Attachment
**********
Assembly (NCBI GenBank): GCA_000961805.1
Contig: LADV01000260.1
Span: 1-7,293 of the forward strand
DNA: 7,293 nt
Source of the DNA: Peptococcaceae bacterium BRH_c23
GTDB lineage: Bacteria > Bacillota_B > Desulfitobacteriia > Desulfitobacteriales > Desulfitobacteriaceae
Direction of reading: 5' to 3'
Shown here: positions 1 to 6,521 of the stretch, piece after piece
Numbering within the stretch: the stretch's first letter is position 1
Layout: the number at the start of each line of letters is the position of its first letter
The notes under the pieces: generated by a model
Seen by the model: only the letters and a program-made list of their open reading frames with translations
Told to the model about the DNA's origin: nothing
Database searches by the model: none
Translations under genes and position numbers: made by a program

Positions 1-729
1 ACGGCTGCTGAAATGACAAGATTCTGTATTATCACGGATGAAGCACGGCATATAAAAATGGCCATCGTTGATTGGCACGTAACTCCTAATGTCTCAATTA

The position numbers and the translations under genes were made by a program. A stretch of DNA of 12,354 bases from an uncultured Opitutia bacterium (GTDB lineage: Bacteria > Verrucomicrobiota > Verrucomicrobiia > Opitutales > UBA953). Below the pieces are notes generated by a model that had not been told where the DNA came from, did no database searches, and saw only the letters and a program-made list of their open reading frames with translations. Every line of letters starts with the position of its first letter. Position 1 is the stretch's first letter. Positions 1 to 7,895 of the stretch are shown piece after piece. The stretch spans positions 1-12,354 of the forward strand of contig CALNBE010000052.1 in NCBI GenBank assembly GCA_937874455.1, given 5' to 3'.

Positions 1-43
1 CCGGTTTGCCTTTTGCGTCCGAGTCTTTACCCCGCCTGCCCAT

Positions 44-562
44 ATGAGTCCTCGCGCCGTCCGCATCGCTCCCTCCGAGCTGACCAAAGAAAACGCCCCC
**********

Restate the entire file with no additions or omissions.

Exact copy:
Assembly (NCBI GenBank): GCA_000961805.1
Contig: LADV01000260.1
Span: 1-7,293 of the forward strand
DNA: 7,293 nt
Source of the DNA: Peptococcaceae bacterium BRH_c23
GTDB lineage: Bacteria > Bacillota_B > Desulfitobacteriia > Desulfitobacteriales > Desulfitobacteriaceae
Direction of reading: 5' to 3'
Shown here: positions 1 to 6,521 of the stretch, piece after piece
Numbering within the stretch: the stretch's first letter is position 1
Layout: the number at the start of each line of letters is the position of its first letter
The notes under the pieces: generated by a model
Seen by the model: only the letters and a program-made list of their open reading frames with translations
Told to the model about the DNA's origin: nothing
Database searches by the model: none
Translations under genes and position numbers: made by a program

Positions 1-729
1 ACGGCTGCTGAAATGACAAGATTCTGTATTATCACGGATGAAGCACGGCATATAAAAATGGCCATCGTTGATTGGCACGTAACTCCTAATGTCTCAATTA

The position numbers and the translations under genes were made by a program. A stretch of DNA of 12,354 bases from an uncultured Opitutia bacterium (GTDB lineage: Bacteria > Verrucomicrobiota > Verrucomicrobiia > Opitutales > UBA953). Below the pieces are notes generated by a model that had not been told where the DNA came from, did no database searches, and saw only the letters and a program-made list of their open reading frames with translations. Every line of letters starts with the position of its first letter. Position 1 is the stretch's first letter. Positions 1 to 7,895 of the stretch are shown piece after piece. The stretch spans positions 1-12,354 of the forward strand of contig CALNBE010000052.1 in NCBI GenBank assembly GCA_937874455.1, given 5' to 3'.

Positions 1-43
1 CCGGTTTGCCTTTTGCGTCCGAGTCTTTACCCCGCCTGCCCAT

Positions 44-562
44 ATGAGTCCTCGCGCCGTCCGCATCGCTCCCTCCGAGCTGACCAAAGAAAACGCCCCC